New Ban on Imports from Xinjiang; U.S. Reaffirms their Stance on Uyghur Forced Labor

In recent years, many reports have emerged that accuse China of repressing Uyghurs, a predominantly Muslim ethnic minority. Earlier in 2021, the U.S. State Department estimated that possibly up to 2 million Uyghurs were being held in detainment centers in the country’s western region of Xinjiang. Former detainees have reported that while in the camps, they were “subjected to intense political indoctrination, forced labor, torture, and even sexual abuse.” Subsequently, in March of 2021, the U.S. put pressure on China through sanctions on various officials over human rights violations, a move that was followed by the European Union, Canada, and the United Kingdom. Now, almost a year later, U.S. legislation has been passed that will, effective immediately, ban imports from the Xinjiang region, citing the many previously mentioned human rights abuses. 

The Act serves four main functions:

  • An enforcement strategy that will generate lists of products and materials from Xinjiang for U.S. companies to keep out of their supply chains
  • A presumption that any product produced in Xinjiang or passing through Xinjiang at some point in the supply chain is barred from import, unless it can be proven that such a product was not produced via forced labor
  • A diplomatic strategy that will generate a list of entities in China or affiliates that have benefitted from forced labor or acted as agents in importing these goods to the U.S.
  • Sanctions that the president may place on any foreign individual identified to have been involved in forced labor in Xinjiang. 

It has been said that the Act will impact the supply chains of “many multinational employers… because raw materials from this region… have found their way into many global supply chains.” As such, this move does not only affect the U.S., but also the many intermediaries that operate throughout this exchange process such as Vietnam, a country that manufactures U.S.-bound textiles using cotton imported from Xinjiang. 

In response to the legislation, China’s government denounced it as a “violation of international law.” According to foreign ministry spokesman, Zhao Lijian, the act “maliciously denigrates the human rights situation in China’s Xinjiang in disregard of facts and truth.” Zhao further announced, “China deplores and firmly rejects this.” This response is in line with past rebuttals to accusations about these human rights violations. Many countries, including the U.S., have gone further by stating that China has been committing genocide in their Xinjiang detainment camps. According to the U.N.’s Convention on the Prevention and Punishment of the Crime of Genocide, the term refers to “the intent to destroy, in whole or in part, a national, ethnical, racial, or religious group.” The fact that such atrocities may still be in effect and the perpetrators are yet to be held accountable is a situation of major concern not just for international buyers but also for humanitarian organizations worldwide.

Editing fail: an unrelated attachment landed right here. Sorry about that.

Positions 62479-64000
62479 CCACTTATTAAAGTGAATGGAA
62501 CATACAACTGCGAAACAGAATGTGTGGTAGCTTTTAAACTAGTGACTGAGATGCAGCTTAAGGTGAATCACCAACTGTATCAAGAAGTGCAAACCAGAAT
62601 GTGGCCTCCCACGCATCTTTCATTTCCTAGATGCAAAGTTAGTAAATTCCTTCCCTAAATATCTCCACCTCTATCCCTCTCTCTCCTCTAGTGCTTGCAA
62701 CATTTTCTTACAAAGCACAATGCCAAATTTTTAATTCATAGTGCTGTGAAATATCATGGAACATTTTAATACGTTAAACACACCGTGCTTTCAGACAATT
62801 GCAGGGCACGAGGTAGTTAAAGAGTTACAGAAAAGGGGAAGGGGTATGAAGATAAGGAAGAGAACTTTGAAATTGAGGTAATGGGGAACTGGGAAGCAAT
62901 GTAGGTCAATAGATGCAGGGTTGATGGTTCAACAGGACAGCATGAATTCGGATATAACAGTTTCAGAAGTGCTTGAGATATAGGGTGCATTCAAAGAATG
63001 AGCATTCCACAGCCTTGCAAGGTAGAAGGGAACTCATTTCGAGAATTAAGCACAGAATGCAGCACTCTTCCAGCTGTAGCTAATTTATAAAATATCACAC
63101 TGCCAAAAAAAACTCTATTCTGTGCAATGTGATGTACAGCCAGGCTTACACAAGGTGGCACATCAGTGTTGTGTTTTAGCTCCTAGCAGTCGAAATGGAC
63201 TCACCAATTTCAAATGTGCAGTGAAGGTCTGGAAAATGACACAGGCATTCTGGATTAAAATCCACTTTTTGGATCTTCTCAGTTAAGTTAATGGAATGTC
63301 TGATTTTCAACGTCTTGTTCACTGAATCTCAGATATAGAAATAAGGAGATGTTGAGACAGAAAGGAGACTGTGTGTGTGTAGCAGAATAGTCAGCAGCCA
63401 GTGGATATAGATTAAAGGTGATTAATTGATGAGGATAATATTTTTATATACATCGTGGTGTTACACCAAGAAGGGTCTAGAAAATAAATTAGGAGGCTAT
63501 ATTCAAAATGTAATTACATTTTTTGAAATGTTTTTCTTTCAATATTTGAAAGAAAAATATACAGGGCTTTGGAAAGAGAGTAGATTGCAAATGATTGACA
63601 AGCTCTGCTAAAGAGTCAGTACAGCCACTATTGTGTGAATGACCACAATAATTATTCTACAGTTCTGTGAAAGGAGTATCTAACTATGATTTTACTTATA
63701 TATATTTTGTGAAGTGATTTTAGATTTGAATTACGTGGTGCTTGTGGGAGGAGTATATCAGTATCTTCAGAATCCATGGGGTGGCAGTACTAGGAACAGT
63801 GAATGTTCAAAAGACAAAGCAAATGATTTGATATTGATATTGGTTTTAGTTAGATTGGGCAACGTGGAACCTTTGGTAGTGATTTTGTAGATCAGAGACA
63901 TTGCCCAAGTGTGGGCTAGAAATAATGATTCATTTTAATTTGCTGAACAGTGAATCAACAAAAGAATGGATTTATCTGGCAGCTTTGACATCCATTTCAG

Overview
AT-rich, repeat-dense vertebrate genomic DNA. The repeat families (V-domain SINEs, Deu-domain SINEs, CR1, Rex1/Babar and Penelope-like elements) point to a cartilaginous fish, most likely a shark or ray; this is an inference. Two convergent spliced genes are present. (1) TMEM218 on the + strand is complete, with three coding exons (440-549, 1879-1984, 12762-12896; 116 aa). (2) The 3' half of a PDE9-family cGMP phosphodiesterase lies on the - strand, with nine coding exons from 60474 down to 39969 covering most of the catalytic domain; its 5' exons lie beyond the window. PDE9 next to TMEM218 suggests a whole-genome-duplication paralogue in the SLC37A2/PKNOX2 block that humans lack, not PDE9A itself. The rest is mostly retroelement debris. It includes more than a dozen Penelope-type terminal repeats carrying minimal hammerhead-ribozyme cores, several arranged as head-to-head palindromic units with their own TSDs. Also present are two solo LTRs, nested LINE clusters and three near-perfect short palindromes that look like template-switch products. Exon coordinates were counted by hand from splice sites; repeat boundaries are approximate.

Equally problematic is the threat posed to those who speak out against repressive activities in Xinjiang. Back in March of 2021, BBC reporters conversed with 22 people who had fled the region, all of whom described “a pattern of threats, harassment, and public character attacks they said were designed to deter them from speaking out about alleged human rights abuses back home.” Between this and the tightly secured surveillance state within China and within Xinjiang especially, it has been a challenge for foreign powers and human rights organizations to appropriately investigate the situation. Moving forward, it is possible that this Act will be emulated by other countries wishing to crack down on forced labor. Canada, for example, has recently started to seize goods, from Chinese importers, that were found to have been produced via forced labor. Currently, there has been debate about whether or not the U.S. approach, in which sellers must present proof that their supply chain was in no way connected to Xinjiang, is worth following. The U.K. is seeking to make changes to their international accountability standards as well. They have stated that they are seeking to amend their Modern Slavery Act 2015. With these actions, it is hoped that an economic strain on Xinjiang’s international network strong enough to alleviate these human rights violations may arise. Until such a goal is achieved, however, the U.S. and other foreign powers are expected to continue their pressure on China through such transnational economic means.

Jacob Margolis is from Towson, Maryland and is studying Political Science and History.